• Exception – use 7-10d as clinically indicated for amoxicillin and doxycycline (no available studies found on these)

Bottom Line for Antibiotics in AECOPD

  • Uncertain evidence for true benefit in mild-moderate (outpatient) exacerbations
    • Consider using with purulent sputum and concerning clinical severity
    • Choice:
      • Low-risk: doxycycline, cefuroxime
      • High-risk: clavulin, moxifloxacin/levofloxacin (only if cannot use clavulin)
    • Duration:
      • All above antibiotics = 5days
        • Exception: Doxycycline and amoxicillin = 7days
  • Note: consider giving the patient a delayed prescription to fill if symptoms are not improving in 48h with optimization of other treatments (i.e. bronchodilators and steroids)!

Disposition considerations

Pulmonary function testing

  • A diagnosis of COPD cannot be made clinically; it requires formal PFTs
    • Indications for ordering from the ED:
      • Unclear diagnosis:
        • Possible first AECOPD in a patient who meets the risk factors mentioned above in the diagnostic approach and has no previous PFTs
      • Progression of disease:    
        • Subacute/progressive worsening in symptoms
    • Easy to complete referral form in ED
    • Copy their family physician to follow-up on results

Smoking cessation

  • Very often overlooked in the ED
    • Can decrease further decline in lung function and decrease all-cause mortality (Anthonisen 2005)
  • What can we do in the ED?
    • Provide local resources to assist with quitting:
      • In Ottawa – myQuit ( and the Quit Smoking Program (at the Heart Institute)
      • Both are free programs, self-referral, and can coach patient’s through initiating their quitting process
        • 5 weeks of free nicotine patches or gum provided
    • Prescribe Dual Nicotine Replacement Therapy (NRT):
      • Varenicline (Champix):
        • We SHOULD be prescribing this in the ED!
        • Champix 0.5mg/1mg starter kit as directed, then Champix 1mg PO BID x 11 weeks
          • LU Code 423 (one per year)
        • Very few contraindications:
          • Known allergy, CKD (dose adjust for CrCl <30), pregnancy
        • Side effects to discuss:
          • Nausea, insomnia, abnormal dreams
        • Instruct patient to start ~8-10d prior to planned quit date
      • Nicotine patches:
        • Can be used in conjunction with Varenicline if cravings continue when quitting
        • Over-the-counter but less expensive than smoking
        • General dosing recommendations:
          • If ≥10 cigarettes/day = 21mg patch
          • If <10 cigarettes/day = 14mg patch

To wrap it all up

  • An approach to diagnosing an AECOPD was discussed
    • Remember that dyspnea is needed for a true exacerbation
    • Remember to rule out other causes and think about risk factors if no previous documentation of COPD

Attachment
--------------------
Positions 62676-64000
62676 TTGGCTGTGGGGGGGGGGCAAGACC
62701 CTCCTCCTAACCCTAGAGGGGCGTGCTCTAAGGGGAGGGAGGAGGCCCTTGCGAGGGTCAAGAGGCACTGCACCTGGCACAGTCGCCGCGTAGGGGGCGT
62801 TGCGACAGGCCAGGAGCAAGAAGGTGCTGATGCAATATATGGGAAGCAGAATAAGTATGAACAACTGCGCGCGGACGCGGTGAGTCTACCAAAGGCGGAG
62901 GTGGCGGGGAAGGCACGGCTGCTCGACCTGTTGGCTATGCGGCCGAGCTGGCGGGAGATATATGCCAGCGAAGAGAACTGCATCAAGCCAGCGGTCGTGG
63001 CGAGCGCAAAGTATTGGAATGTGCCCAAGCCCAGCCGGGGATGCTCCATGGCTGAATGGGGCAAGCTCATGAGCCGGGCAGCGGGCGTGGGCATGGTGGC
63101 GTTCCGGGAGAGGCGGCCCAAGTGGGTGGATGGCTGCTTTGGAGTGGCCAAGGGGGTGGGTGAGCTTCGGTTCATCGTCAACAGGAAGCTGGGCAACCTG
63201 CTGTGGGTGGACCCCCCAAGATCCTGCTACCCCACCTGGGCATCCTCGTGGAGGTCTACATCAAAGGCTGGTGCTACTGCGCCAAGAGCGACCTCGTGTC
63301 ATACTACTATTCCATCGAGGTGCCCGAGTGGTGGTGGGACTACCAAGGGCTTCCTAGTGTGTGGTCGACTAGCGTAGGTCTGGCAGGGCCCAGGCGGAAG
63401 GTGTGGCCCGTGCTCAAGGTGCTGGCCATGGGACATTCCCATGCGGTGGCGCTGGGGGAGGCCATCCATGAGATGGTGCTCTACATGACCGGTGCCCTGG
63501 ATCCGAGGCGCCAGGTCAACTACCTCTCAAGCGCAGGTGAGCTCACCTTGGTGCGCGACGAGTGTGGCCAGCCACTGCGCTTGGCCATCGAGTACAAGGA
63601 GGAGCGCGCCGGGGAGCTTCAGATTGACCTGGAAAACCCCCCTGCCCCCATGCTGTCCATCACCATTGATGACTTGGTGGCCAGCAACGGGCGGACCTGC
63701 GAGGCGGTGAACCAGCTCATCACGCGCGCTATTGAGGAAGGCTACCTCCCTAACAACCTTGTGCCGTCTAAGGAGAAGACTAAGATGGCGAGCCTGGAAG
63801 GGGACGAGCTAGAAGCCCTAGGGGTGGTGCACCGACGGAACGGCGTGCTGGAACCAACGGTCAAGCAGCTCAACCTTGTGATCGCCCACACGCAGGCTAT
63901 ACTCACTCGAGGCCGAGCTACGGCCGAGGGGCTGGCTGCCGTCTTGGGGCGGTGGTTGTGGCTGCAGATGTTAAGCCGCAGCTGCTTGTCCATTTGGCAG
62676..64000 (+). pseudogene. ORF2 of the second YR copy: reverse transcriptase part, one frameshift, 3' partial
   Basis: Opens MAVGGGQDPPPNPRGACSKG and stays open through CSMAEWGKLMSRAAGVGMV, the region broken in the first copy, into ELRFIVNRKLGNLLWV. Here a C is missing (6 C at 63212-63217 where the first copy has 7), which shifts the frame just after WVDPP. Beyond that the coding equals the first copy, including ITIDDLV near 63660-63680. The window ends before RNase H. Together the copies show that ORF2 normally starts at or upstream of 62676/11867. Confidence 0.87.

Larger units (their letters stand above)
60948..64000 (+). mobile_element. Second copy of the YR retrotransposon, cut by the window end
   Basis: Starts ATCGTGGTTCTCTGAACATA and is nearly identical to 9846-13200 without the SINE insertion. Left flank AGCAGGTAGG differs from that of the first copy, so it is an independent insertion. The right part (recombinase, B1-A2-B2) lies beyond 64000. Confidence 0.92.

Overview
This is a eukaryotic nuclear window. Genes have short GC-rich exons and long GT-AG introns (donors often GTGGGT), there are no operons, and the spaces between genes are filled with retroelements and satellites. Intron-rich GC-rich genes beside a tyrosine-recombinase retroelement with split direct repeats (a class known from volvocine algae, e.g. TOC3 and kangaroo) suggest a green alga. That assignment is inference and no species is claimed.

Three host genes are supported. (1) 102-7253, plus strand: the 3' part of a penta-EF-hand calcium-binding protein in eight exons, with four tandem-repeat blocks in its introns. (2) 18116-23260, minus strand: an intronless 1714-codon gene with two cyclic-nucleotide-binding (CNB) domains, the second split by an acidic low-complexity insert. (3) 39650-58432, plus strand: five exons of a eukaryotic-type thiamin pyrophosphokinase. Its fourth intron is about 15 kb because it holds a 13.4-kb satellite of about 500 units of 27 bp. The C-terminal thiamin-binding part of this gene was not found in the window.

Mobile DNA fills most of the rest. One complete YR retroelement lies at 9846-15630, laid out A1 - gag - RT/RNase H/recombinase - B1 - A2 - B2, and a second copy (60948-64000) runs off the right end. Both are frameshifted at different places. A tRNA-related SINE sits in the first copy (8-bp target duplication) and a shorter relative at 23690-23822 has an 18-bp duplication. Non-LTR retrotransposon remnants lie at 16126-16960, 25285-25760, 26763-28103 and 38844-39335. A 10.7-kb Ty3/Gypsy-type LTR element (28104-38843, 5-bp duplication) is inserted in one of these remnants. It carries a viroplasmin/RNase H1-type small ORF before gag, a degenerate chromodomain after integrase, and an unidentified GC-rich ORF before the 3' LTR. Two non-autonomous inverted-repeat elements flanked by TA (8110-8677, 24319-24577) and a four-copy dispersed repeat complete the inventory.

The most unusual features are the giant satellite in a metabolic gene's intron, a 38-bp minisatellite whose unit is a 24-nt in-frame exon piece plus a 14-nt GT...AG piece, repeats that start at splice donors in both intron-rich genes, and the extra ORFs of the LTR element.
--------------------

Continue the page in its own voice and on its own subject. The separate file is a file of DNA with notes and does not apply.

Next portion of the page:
• Causes of exacerbations are 30:70 for non-infectious to infectious with ~50:50 split between viral and bacterial
  • Treatments:
    • Bronchodilators: use short acting (Ventolin +/- Atrovent) in the ED and ensure patient will optimize their use on discharge. If not already on a long-acting anticholinergic (i.e. Tiotropium – Spiriva) we SHOULD be providing a prescription for daily use to prevent FUTURE exacerbations
    • Corticosteroids: best evidence for efficacy is for those who are dyspneic. Give 5 days of prednisone anywhere between 30-50mg daily. Consider patient reliability for compliance and number of pills with each dose
    • Antibiotics: remains the most controversial topic. Consider use in appropriate clinical context with purulent sputum. Base choice of antibiotics on baseline resistance likelihood and local resistance patterns while limiting fluoroquinolones as much as possible. A 5 day prescription is sufficient, and you can consider giving a delayed prescription
  • Disposition considerations:
    • PFTs: order if no previous, unclear diagnosis, and/or progressive symptoms
    • STOP SMOKING! By far the biggest benefit we can offer our patients. Recommend local quit smoking programs and provide prescription for Varenicline (Champix) +/- use of nicotine patches for continued cravings


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  • Alex Mungham

    Dr. Alex Mungham is a CCFP trained Emergency Physician, who completed his training in the Department of Emergency Medicine, University of Ottawa.

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  • Richard Hoang
  • Shankar Sethuraman

    Shankar Sethuraman is a medical student at the University of Ottawa. His interests include the use of technology in healthcare and quality improvement in Emergency Departments. Outside of medicine, he enjoys tennis, repairing bikes, and reading a good book.